Phnom Penh 20170207 PHTO
Cambodian police detain protesters during a protest to free jailed activists in Phnom Penh, Cambodia May 9, 2016.© Reuters/Samrang Pring

Cambodian officials have accused Sam-at, a respected human rights monitor at the Cambodian League for the Promotion and Defense of Human Rights (LICADHO) for nearly 20 years, and Puthisak, a land rights activist from Boeung Kak Lake and former prisoner of conscience, of instigating violence at an October 10, 2016 demonstration. Para-police forces, who are regularly used to suppress demonstrations, violently dispersed what had been a peaceful protest in Phnom Penh. When Puthisak attempted to prevent para-police from confiscating a drum that was being used by a demonstrator, four or five para-police attacked him, repeatedly beating him on the head with their fists, according to a video of the incident. When Sam-at tried to stop the assault, the para-police attacked him, also beating him on the head. Both men sustained injuries that needed medical attention.

The investigation of Sam-at and Puthisak by the Cambodian authorities is a typically absurd and undisguised case of judicial harassment,” said Champa Patel, Southeast Asia and Pacific director at Amnesty International. “As usual, unnecessary and excessive use of force by the para-police goes unpunished, and those who work to promote and protect human rights find themselves subject to criminal proceedings.”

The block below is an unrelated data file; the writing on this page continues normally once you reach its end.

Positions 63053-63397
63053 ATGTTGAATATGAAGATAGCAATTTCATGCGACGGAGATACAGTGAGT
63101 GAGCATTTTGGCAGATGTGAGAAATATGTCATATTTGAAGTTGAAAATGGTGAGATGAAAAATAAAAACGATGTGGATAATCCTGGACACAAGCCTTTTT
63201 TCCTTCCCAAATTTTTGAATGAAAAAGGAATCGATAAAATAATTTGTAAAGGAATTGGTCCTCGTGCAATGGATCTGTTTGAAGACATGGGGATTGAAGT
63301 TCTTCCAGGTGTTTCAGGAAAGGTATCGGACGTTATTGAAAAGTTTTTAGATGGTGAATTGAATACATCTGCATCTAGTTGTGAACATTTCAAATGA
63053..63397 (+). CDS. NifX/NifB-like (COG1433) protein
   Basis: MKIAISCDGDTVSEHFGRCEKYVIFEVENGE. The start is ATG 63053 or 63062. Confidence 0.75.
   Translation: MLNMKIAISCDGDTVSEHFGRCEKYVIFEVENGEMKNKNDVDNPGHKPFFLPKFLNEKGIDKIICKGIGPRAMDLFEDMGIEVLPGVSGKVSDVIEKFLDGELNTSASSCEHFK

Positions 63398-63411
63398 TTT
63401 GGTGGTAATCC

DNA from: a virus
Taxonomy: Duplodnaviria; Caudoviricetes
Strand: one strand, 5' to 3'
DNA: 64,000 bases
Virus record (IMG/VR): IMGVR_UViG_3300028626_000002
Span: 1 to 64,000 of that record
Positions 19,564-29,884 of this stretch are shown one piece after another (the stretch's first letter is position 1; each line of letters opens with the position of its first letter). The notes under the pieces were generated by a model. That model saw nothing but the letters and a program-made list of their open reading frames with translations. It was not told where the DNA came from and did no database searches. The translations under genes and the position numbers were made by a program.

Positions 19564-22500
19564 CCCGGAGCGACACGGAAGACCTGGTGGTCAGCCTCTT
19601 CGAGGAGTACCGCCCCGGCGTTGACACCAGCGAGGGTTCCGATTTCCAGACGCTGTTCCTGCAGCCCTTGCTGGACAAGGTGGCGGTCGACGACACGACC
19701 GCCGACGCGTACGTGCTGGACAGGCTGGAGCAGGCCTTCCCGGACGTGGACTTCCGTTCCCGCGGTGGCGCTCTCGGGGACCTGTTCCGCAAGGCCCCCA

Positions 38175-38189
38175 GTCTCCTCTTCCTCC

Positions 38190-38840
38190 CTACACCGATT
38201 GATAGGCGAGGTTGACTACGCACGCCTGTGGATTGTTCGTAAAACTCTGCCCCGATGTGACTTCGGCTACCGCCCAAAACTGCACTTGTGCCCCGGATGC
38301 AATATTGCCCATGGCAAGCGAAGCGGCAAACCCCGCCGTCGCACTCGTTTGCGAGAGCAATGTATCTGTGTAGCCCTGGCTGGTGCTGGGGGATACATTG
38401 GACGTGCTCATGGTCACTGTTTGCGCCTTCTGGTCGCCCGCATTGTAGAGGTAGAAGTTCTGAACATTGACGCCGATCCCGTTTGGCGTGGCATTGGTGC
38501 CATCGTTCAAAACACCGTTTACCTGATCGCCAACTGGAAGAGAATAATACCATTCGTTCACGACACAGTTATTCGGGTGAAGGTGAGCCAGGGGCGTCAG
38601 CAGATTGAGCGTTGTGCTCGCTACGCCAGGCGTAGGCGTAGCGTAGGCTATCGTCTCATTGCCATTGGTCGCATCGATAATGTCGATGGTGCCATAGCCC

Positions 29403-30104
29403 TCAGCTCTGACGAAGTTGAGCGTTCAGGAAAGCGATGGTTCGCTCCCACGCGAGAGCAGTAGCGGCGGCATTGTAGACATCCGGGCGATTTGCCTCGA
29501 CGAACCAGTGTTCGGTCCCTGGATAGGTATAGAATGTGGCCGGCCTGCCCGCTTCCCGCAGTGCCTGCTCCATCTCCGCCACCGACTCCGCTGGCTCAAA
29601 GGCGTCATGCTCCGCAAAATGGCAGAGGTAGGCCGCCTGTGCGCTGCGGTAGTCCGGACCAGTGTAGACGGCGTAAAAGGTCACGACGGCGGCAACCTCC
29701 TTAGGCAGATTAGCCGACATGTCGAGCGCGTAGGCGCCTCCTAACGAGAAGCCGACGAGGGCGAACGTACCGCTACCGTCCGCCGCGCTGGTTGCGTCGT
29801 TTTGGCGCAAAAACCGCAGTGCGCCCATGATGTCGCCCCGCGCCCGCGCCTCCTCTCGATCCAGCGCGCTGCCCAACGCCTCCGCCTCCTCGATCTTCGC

Sources:

http://www.un.org/apps/news/story.asp?NewsID=56036#.WMP0Dhhh2V4

Cambodia: In landmark decision, UN body declares the detention of five human rights defenders arbitrary #FreeThe5KH / December 18, 2016 / Urgent Interventions / Human rights defenders / OMCT

https://www.hrw.org/news/2017/02/07/cambodia-drop-farcical-investigation-human-rights-defenders

Backsliding on civic space in democracies – important side event on 3 March in Geneva

March 2, 2017

One of the side events in Geneva during the UN Human Rights Council that is of special importance for human rights defenders is held tomorrow, 3 March 2017, from 13:00 – 14:00, in Room XXI, Palais Des Nations, Geneva.

Across the world, well-established principles and standards fundamental to maintaining a safe and enabling environment for civil society are being questioned and threatened in mature and consolidated democracies. In both the global North and global South, governments with vibrant civil societies and constitutional and historical commitments based on their struggles for democracy and freedom are adopting increasingly hostile and corrosive policies and practices to suppress independent civil society voices. The event will provide an opportunity for the UN Special Rapporteur on human rights defenders and civil society leaders to reflect on the global climate for civil society operating in mature democracies and articulate key measures these states must take to ensure an enabling environment for civil society and human rights defenders both at home and at the UN Human Rights Council. In advance of their examination under the Universal Periodic Review in May 2017, the event will also bring together civil society leaders from India, Brazil, Poland, and South Africa to examine state backsliding on civic space norms.[see also: https://humanrightsdefenders.blog/2017/02/24/2017-10-need-to-reset-for-h…]

Panelists:

  • Michel Forst, UN Special Rapporteur on the situation of human rights defenders
  • Camila Asano, Conectas – Brazil
  • Henri Tiphagne, Human Rights Defenders Association – India